Day 10: How do you choose what to read next?
My reading tends to be social or associated with events. While I enjoy that sudden serendipity of finding an amazing book that you just can’t put down, at this point in my life I find I get much more out of a systematic and directed approach to reading.
Reading groups are perhaps the best way for me to read. I have a solid and unmovable deadline. As a moderator people often look to me for help and that forces me to spend more time reading carefully, reviewing and doing more outside research than I might if I was just reading on my own. Also, interacting with people creates an interesting dynamic. Making statements or arguments out loud in front of people is a great corrective to sloppy and underdeveloped reasoning. Even with a sympathetic group, just saying things out loud in public calls into question things I might not have had a second thought about in private. And responding to the reactions of others often leads to wonderful insights and new perspectives that you would never have imagined on your own. It is an awesome dynamic with any complex and rich book, but particularly philosophic works.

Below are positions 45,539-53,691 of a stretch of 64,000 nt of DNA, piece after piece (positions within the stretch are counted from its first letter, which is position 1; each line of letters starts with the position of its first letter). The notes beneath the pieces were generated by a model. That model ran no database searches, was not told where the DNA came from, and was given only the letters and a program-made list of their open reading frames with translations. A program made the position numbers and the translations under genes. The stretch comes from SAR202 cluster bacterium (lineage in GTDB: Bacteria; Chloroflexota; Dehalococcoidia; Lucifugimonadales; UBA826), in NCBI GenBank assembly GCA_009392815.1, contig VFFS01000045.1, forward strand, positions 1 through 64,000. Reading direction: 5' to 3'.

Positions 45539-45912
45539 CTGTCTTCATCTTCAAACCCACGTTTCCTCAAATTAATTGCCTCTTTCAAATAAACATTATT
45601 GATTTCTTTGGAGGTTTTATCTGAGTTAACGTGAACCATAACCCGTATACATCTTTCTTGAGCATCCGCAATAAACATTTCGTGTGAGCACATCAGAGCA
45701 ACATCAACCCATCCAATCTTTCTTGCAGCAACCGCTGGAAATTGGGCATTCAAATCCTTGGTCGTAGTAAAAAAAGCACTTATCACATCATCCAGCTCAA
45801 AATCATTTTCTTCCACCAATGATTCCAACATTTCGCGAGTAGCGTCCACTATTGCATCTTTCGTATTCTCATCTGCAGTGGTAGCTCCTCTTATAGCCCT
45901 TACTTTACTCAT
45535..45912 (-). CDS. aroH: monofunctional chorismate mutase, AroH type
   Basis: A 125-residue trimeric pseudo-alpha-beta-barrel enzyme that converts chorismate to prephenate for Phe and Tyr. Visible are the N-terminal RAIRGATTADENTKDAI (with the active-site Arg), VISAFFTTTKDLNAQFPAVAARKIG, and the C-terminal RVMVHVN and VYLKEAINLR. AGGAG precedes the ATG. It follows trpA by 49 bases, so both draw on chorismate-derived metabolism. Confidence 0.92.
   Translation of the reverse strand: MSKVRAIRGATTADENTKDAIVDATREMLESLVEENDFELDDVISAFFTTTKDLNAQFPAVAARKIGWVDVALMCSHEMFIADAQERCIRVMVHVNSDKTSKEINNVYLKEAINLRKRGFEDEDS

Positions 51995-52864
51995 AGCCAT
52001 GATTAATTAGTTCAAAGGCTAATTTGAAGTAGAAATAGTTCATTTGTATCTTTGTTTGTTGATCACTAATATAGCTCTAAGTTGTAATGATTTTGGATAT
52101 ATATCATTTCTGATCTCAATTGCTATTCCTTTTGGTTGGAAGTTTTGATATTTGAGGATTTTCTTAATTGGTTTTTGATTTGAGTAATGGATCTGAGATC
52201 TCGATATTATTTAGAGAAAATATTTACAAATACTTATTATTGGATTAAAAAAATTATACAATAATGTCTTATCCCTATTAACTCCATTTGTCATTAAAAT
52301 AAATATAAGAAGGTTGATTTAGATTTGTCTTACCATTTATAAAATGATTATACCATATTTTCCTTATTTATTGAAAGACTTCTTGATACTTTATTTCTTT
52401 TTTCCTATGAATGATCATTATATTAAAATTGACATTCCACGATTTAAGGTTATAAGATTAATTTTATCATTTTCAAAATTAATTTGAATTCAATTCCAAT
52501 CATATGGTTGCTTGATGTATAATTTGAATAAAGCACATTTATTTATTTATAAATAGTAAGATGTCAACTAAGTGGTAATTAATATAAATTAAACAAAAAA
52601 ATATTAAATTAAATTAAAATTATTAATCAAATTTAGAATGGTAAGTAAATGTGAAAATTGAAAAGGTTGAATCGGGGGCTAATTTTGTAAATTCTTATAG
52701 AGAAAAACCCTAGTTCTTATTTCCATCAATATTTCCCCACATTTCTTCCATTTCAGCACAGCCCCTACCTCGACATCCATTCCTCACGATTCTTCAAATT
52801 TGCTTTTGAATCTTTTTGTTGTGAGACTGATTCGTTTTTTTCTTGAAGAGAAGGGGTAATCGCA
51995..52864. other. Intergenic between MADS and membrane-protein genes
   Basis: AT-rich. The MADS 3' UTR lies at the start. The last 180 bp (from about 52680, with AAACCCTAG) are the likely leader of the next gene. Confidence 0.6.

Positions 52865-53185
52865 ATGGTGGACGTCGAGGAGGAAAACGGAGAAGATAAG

I also enjoy reading related to exhibits, lectures and places that I visit. Living in Virginia during the Sesquicentennial of the American Civil War will keep a great deal of my reading focused in that direction, at least through the middle of 2015. Online events like Reading France or Zoladdiction are also good and bring together a variety of points of view on a theme or group of works.
Looking at a visual representation of my past and future reading it is easy to see clusters around particular events and groups but there are also a great deal of outliers—those books that I just wanted to read that week. This event-focused reading allows one to create a basic outline weeks, months or even years in advance. In fact almost requires it. It may feel a bit over-structured, but there are plenty of gaps to add or subtract as feels right. If I were not enjoying this way of choosing books I would drop it in an instant. But for now it works pretty well for me. The grouping and clusters help me to get far more out of my reading and to see things that I might otherwise miss.